Before its July 11 premiere, nobody had heard of this silly flick about a tornado that flings man-eating sharks that seem not to be troubled by a lack of life-giving salt water onto the streets of Los Angeles and the CGI feeding frenzy that ensues. Awareness of and anticipation for this film were near absolute zero. But during its first telecast, Twitter blew up, as they say, inspiring almost a half-million tweets, in part because geek lord Damon Lindelof happened upon the movie and couldn’t resist tweeting his thoughts. Other celebrities, including former “Walking Dead” executive producer Glen Mazzara, CNN anchor and correspondent Jake Tapper, “Arrow” Executive Producer Greg Berlanti, “Pretty Little Liars” co-star Chad Lowe and “The Hunger Games” star Elizabeth Banks joined in the fun, turning a movie that few people watched even by Syfy standards into one for the history books. The best tweet, in my opinion, came from “The Office” star B.J. Novak, who said, “I’m afraid that now when we have a real sharknado everyone’s going to treat it like a joke.”
Well, “Sharknado” is no joke. I have spent the last two weeks at the San Diego Comic-Con and the Summer 2013 Television Critics Association tour, and almost everyone I have encountered, from media executives to ordinary civilians, has had something to say about the movie -- whether they have seen it or not. At both events, studios and networks events spent small fortunes promoting “serious” and “important” properties, and while they have generally succeeded at doing so, they haven’t trumped the buzz surrounding “Sharknado” -- which, tellingly, Syfy spent almost nothing on before its premiere.
At first, reporters and media experts dismissed the impact of Twitter in making “Sharknado” a household name because its ratings weren’t very impressive and it wasn’t contributing much to Syfy’s bottom line. (In point of fact, many other Syfy original movies have earned much better numbers.) Some wondered why the Disney Channel’s “Teen Beach Movie” -- which debuted on July 19 and attracted a hefty 8.4 million viewers that night -- wasn’t generating similar buzz.
But consider what has happened during the last few weeks. Repeat telecasts of “Sharknado” were scheduled with impressive results: After attracting 1.4 million viewers on July 11, it was watched by 1.9 million people on July 18 and by 2.1 million total viewers on Saturday, July 27. Of course, Twitter may have kicked off the phenomenon, but it can’t be credited with keeping it going or with its subsequent growth. That has come about as a result of marketing and publicity -- and most importantly, word of mouth, spread not only through social media but by direct person-to-person communication, to say nothing of press coverage.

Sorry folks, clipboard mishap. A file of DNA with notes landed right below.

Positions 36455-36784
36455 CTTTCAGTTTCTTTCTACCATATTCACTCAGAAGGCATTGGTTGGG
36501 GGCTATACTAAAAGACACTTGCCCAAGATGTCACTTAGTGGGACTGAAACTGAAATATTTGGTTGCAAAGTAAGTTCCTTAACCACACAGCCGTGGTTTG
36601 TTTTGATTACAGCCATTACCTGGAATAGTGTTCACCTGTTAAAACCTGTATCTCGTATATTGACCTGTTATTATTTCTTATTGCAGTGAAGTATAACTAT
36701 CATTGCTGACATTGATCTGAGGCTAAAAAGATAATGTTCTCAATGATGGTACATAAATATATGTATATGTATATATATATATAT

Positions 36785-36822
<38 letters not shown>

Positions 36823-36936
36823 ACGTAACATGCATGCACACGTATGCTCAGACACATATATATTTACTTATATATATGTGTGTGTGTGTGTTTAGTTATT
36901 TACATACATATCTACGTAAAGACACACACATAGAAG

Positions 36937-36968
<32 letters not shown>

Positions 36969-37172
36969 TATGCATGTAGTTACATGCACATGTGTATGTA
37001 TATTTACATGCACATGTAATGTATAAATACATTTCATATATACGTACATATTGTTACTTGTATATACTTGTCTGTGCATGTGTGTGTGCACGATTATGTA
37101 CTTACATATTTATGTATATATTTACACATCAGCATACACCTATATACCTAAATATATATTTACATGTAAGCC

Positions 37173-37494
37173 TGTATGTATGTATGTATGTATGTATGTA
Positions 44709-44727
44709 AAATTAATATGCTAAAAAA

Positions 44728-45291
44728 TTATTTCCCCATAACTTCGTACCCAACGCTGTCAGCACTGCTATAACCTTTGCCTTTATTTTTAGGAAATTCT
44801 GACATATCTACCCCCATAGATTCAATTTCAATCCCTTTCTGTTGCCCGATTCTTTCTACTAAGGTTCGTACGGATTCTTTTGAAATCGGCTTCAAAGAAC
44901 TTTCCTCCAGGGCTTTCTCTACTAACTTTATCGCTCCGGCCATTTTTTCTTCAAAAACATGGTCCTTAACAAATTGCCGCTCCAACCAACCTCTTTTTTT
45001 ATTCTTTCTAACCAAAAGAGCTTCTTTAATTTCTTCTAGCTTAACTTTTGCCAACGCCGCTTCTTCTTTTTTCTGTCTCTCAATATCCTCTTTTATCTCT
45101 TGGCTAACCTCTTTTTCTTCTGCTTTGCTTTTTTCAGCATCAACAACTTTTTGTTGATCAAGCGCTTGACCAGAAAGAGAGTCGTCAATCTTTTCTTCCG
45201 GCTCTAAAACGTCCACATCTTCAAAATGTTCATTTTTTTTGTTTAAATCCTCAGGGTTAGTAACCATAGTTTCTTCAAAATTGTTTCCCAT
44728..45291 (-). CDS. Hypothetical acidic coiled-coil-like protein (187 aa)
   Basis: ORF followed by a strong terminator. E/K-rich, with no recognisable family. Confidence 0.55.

The timing of all of this was, in a word, bizarro -- in that “Sharknado” became a sudden sensation just a week before the start of Comic-Con, and Syfy hadn’t planned to so much as mention it at the annual marketing and promotion extravaganza, which happens to be the biggest science-fiction and genre gathering on the planet. (I have always recommended that Syfy do more to promote its low-budget movie franchise at the Con, which is ground zero for fans of such stuff, but what do I know?) Instead, the network put all its promotional power behind more serious projects, like the second season of its adventure series-video game hybrid “Defiance,” the upcoming series finale of its popular “Warehouse 13,” and the premiere next year of what it hopes will be its next big important franchise, a scripted series about the spread of a deadly disease titled “Helix.”
Plainly, executives at Syfy don’t want their brand to become synonymous with cheap cheese like “Sharknado.” Indeed, the network has consistently put forth much loftier messages about its mission statement that aren’t consistent with low-end entertainment. But what is a network to do when one of its programs is suddenly bigger than it is? Syfy has moved with lightning speed to strike while “Sharknado” is hot, instantly ordering a sequel and mobilizing a team of street marketers to work the streets of San Diego during the Con, urging nerds by the thousands to enter a contest via Twitter and submit ideas for the sequel’s title.
In a real stretch, “Sharknado” will play on more than 200 movie screens at midnight tonight. (I can’t help but wonder what those cheap CGI effects will look like in a theater.) This is an unprecedented afterlife extension for a Syfy flick. Meantime, on Wednesday Syfy and The Asylum (the production company that made “Sharknado”) announced a merchandising program with direct-to-retail and brand licensing agency Earthbound LLC, promising a plethora of “Sharknado” stuff in the weeks to come, including T-shirts, bags, costumes and video games.
Overall, the “Sharknado” phenomenon just proves that Americans still enjoy a good old-fashioned Grade C drive-in movie, even if there aren’t many drive-ins left. Maybe it’s time for NBC Cable or another network group to launch a new channel titled Drive-In TV.